Jobless better off on benefits in Yorkshire town say MPs

Margaret Hodge, chairman of the Commons Public Accounts Committee.
Margaret Hodge, chairman of the Commons Public Accounts Committee.
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Ministers’ promises to reform benefits and “make work pay” have had precisely the opposite effect in parts of Yorkshire by giving people more incentive to stay on the dole, a damning report finds today.

The Commons Public Accounts Committee (PAC) found claimants in Doncaster would stand to lose 97p for every extra £1 they earned following changes to council tax benefit last year.

PAC chairman Margaret Hodge said the outcome was “fundamentally perverse” when the Government is publicly committed to getting people off benefits and into work.

“For some, work simply doesn’t pay under the new scheme,” Mrs Hodge said. “For them, work incentives have actually weakened – the opposite of what the Government intended.”

Ministers transferred control of council tax benefit to local authorities last April. As they did so, they cut the amount of funding available, leaving it to local authorities to decide how to administer the reduced funds.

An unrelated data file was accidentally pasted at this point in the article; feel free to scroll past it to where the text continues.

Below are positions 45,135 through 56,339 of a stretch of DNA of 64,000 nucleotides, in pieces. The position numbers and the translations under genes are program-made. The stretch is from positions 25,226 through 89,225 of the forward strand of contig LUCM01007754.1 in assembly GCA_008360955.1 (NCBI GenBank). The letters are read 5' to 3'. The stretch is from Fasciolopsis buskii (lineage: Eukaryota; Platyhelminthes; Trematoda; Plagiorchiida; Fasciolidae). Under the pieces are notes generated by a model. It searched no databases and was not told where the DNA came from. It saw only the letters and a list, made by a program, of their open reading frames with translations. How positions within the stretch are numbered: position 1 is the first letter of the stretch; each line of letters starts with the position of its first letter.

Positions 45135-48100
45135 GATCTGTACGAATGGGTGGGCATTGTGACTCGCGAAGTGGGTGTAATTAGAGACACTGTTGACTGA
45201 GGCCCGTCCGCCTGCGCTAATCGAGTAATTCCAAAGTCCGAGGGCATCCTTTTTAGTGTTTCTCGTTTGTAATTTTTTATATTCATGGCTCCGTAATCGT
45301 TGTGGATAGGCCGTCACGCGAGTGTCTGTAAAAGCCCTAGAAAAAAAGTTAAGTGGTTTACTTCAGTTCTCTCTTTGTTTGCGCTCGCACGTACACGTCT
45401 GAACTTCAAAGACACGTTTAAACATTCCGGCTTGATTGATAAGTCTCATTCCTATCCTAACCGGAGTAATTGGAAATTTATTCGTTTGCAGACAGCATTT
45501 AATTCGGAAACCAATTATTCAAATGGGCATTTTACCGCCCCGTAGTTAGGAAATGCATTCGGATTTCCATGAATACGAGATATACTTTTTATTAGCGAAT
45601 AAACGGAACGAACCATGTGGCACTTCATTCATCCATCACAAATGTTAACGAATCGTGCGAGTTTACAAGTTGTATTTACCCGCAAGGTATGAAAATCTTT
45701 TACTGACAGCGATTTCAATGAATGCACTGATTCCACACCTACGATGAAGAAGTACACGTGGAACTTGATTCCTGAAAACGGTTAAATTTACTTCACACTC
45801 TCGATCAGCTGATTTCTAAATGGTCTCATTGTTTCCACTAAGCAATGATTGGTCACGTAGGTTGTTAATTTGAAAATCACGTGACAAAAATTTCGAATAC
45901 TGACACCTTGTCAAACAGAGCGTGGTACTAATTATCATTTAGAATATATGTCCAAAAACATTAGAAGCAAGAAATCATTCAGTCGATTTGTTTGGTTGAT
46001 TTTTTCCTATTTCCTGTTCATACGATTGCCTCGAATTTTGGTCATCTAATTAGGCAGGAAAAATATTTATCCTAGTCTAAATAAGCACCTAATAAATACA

The PAC found that in more than a dozen local authority areas across England – including Doncaster – the new systems set up by town halls had actually made it less likely people would come off benefits and into work.

“We found in 19 areas, up to 225,000 people could lose more of their earnings than under the national scheme,” Mrs Hodge said. “Some of those stand to lose 97p for every extra £1 earned – a fundamentally perverse result.”

Doncaster Council defended its approach, insisting it has protected the most vulnerable claimants in a way many town halls – which simply cut council tax benefit for everyone – had not.

Director of finance Simon Wiles said: “Doncaster has been forced to manage the impact of savage Government cuts.

“In this case, Doncaster decided not to go for a scheme where everyone formerly entitled to council tax benefits would have had to contribute.

“Since the Government cut funding for the scheme, this has meant that Doncaster had to target the savings at those claimants who had most resources.”